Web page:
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Resources by David Strain

Dr. David Strain was born in Glasgow, Scotland. He holds degrees from Duncan Jordanstone College of Art, Trinity College Glasgow/School of Divinity, the Free Church of Scotland College in Edinburgh, and Reformed Theological Seminary in Jackson. He was ordained to the gospel ministry in the Free Church of Scotland in September 2003, and has held pastoral charges in London, England, and Columbus, MS. Since May 2013, David has served on the pastoral staff of First Presbyterian Church in Jackson and was installed as Senior Minister in May 2014. He was awarded a Doctor of Ministry degree from Reformed Theological Seminary (Jackson) in 2016.

The Gospel of Mark

Jesus has been teaching all day long. We've been working through some of the records of Jesus' preaching and teaching in the parables prior to this account earlier in chapter 4. He's been teaching all day long on the shores of the Sea of Galilee. Back in verse 1 of chapter 4, we noticed that the crowds that have gathered to sit under Jesus' preaching ministry were so...

Rooted

We’re going to be focused on the words of verses 12 through 14. Paul, really since the end of chapter 2, has begun explaining the practical implications for our Christian lives of the great truth of the believer’s union with Jesus Christ. And as we saw when last we were in Colossians in verses 5 through 11 of chapter 3, Paul has begun first with the negative implications...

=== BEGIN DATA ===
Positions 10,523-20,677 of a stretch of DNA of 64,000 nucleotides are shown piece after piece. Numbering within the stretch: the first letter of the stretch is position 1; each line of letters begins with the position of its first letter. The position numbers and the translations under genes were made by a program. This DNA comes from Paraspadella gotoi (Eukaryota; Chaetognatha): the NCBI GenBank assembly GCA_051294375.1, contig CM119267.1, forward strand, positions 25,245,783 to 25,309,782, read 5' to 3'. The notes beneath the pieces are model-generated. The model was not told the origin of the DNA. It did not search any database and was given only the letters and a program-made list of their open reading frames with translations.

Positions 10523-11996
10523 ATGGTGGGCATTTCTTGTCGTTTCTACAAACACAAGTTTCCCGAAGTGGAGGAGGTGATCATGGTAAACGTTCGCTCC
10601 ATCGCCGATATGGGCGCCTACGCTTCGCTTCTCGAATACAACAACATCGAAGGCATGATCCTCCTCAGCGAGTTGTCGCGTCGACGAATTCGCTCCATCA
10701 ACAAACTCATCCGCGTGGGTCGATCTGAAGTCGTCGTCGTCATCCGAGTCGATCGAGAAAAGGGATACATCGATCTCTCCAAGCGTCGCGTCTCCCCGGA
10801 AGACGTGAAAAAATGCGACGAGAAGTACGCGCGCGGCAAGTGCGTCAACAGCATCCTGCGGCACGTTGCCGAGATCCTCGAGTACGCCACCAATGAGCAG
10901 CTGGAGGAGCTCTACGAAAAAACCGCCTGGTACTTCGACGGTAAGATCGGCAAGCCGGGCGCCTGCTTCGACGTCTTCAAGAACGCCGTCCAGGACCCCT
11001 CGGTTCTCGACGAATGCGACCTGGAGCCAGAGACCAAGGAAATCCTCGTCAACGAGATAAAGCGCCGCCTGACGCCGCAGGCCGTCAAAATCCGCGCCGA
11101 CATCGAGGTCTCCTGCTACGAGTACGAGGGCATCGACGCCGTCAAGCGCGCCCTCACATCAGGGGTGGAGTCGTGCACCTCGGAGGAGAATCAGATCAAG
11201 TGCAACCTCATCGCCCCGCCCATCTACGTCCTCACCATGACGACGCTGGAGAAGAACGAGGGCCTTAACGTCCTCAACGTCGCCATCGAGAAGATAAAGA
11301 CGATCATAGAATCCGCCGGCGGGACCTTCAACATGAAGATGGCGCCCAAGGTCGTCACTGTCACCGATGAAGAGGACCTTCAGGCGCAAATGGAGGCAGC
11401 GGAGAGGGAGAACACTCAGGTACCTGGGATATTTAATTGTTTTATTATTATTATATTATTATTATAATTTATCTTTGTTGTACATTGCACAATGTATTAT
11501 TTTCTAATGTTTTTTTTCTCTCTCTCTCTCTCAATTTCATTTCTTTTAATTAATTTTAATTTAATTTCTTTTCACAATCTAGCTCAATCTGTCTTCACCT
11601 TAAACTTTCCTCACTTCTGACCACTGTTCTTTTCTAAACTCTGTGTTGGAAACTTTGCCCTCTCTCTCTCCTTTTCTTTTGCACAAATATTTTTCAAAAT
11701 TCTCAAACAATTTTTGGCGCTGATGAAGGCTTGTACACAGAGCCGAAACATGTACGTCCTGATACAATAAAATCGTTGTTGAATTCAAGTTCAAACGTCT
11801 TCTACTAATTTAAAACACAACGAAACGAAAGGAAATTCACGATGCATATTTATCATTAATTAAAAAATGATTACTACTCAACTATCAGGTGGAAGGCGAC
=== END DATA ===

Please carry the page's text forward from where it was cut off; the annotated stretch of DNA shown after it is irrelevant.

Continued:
The Gospel of Mark

This is the last in a short series of parables that Jesus was teaching the crowds who have gathered around His ministry in Galilee and as verse 34 explains, these were public parables for the crowds that He would then explain and interpret privately to the disciples afterwards. The first twenty verses provide as an example of both the parable, the parable of the sower, and the private...

The Gospel of Mark

Now if you know the gospels well - I’m not presupposing that you do - but if you do, as we read these two little parables in verses 21 through 25 together you might hear some phrases that are very familiar. You may remember that Jesus uses the rather silly image of hiding a lamp under a basket elsewhere - Matthew chapter 5 verse 15. In that context...

Rooted

Before we read it a little, let me quickly say a word of thanks. Ed and Emily Hartman, I think, are taking a few days well deserved to recover from the busyness of Mission Conference but we do owe them a great debt, as well as Beth Archer and the Missions Conference Committee and all of you who were involved, some of you in unrecognized ways behind the...

Rooted

On Sunday mornings we have slowly been making our way through Paul’s letter to the church at Colossae. Our teaching theme, you may remember, this year is “Rooted” - learning to live from our union with Christ. And you will perhaps, at least I hope, have begun to see that’s actually a pretty good summary of the central concern of the letter of Paul to the Colossians. He...

Rooted

But the truth is, the fullness of what you need, verses 9 and 10, is in Jesus Christ. You find it in Christ. In verses 11 and 12, as we saw a few weeks ago, it seems part of the false teaching was an insistence on the need for circumcision. To really follow Jesus, they said you need to be circumcised. But Paul said, “No, no. You have...

Rooted